Sam Temple, who directed the play, notes that “through this story, Dickens sought to solidify Christmas as a season for charity, kindness, and compassion for the downtrodden.” That carries through in the unfolding plot and dialogue with a message as timely today as in 1843 when Dickens penned this story.

Another scene from The Merlin Players’ production of Charles Dickens’ Christmas classic. (Photo courtesy of Sam Temple)

From the youngest to oldest, these 26 performers (all playing multiple roles except Steve Searl/Scrooge) pour their hearts and souls into retelling Dickens’ A Christmas Carol. I cannot imagine trying to direct a cast of this size; Sam Temple proved he was up to the task. The lines. The movement. The dancing. The costuming. The technical aspects. The music and singing—Jingle Bells, Silent Night, O Tannenbaum… The festive spirit of the season emerges. Everything comes together seamlessly.

That I came into this performance with no preconceived ideas, no comparisons to other productions, allows for an unbiased review. I sat back. Took it all in, appreciating the dramatic special effects which include the banging of chains, globes of floating light, a towering and menacing black Ghost of Christmas Yet to Come and more. I’m intentionally not revealing details. Technical Director Matthew Boyd and crew outdid themselves in creatively enhancing this theatrical version of Dickens’ Christmas classic.

A second quote by character Jacob Marley posted at the Paradise. (Minnesota Prairie Roots copyrighted photo December 2022)

I exited the theater feeling reflective and uplifted by the transformation of Scrooge from money-focused and miserly to kind, caring, compassionate. “I am not the man that I was,” he declares. He stood at a crossroads and, in the end, chose good will, kindness, love. He experienced what I would term A Christmas Awakening.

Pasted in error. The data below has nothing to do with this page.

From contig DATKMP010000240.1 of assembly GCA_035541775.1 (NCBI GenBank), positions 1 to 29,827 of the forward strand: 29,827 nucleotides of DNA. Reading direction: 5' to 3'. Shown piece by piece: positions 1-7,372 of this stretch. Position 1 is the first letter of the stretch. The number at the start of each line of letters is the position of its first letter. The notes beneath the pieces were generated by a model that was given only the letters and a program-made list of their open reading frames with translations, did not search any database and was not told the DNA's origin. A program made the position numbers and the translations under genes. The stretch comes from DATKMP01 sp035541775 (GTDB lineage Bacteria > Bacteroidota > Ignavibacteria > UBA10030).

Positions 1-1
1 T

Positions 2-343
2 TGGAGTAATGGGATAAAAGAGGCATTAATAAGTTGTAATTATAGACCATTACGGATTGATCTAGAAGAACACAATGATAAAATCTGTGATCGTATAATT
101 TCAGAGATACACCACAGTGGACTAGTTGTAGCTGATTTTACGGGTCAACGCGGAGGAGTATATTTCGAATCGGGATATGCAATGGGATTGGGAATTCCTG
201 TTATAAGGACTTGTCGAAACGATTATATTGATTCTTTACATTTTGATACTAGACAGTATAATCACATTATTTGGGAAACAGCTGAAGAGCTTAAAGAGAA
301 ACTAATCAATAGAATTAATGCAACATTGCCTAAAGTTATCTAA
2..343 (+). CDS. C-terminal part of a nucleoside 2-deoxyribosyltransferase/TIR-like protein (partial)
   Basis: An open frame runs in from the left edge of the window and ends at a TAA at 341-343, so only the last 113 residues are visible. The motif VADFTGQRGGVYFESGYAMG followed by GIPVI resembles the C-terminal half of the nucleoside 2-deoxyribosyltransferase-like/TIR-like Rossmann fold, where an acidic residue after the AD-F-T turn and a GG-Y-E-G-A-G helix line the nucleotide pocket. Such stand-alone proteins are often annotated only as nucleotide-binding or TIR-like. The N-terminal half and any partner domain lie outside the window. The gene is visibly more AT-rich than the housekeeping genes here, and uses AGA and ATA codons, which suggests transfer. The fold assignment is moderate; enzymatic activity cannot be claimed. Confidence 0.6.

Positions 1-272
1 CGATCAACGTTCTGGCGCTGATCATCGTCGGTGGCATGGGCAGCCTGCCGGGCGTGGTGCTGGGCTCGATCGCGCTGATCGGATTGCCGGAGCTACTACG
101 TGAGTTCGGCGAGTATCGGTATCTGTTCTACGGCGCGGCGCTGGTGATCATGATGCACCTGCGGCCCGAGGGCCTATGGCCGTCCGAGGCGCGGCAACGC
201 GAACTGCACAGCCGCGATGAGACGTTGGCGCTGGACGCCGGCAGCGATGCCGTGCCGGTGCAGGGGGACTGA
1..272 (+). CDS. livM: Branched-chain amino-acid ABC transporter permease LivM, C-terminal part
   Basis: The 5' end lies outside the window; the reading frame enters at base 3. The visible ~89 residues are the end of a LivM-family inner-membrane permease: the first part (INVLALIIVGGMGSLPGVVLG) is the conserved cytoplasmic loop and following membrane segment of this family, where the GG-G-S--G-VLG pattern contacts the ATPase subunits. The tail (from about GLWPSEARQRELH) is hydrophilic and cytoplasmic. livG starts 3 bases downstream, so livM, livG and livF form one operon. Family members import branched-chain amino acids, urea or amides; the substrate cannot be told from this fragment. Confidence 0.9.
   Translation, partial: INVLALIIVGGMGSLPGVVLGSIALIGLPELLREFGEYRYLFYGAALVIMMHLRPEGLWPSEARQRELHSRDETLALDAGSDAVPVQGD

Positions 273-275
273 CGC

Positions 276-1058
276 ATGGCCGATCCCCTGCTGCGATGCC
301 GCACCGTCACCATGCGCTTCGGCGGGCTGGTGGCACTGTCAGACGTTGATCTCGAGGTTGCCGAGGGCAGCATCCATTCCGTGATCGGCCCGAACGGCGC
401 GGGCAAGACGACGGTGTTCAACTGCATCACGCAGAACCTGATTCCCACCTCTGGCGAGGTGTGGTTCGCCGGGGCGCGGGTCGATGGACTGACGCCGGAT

FYI: A Christmas Carol opens at 7:30 pm Friday, December 2, at the Paradise Center for the Arts along Central Avenue in historic downtown Faribault. Other 7:30 pm performances are on December 3, 8, 9 and 10. Two afternoon shows are set for Sunday, December 4 and 11 at 2 pm. If you plan to attend, I highly encourage you to reserve tickets now or you may not get a seat. Tickets are selling quickly. Click here for more info.

© Copyright 2022 Audrey Kletscher Helbling


“The Santa Diaries II” debuts in Faribault with humor & so much more December 11, 2018

From The Merlin Players Facebook page.


WHEN I ATTENDED The Merlin Players’ performance of The Santa Diaries four years ago at the Paradise Center for the Arts, I laughed. And I cried. Playwrights and performers brought a moving message coupled with comedy to the stage.

And now they’ve done it again in A Christmas Wedding—The Santa Diaries II. I attended Saturday evening, a day after the play debuted. Writers Laura Ambler and Mala Burt flew in from Maryland to watch as a talented cast—many of whom performed in the first Santa Diaries—took the stage.

The play focuses on a Hollywood couple returning to their hometown for their desired small town Christmas wedding. Except others have other ideas, including making the wedding a reality TV event. So the story evolves with humor aplenty, conflict and discerning what’s most important in life. Choose fame and fortune? Or love, happiness and contentment?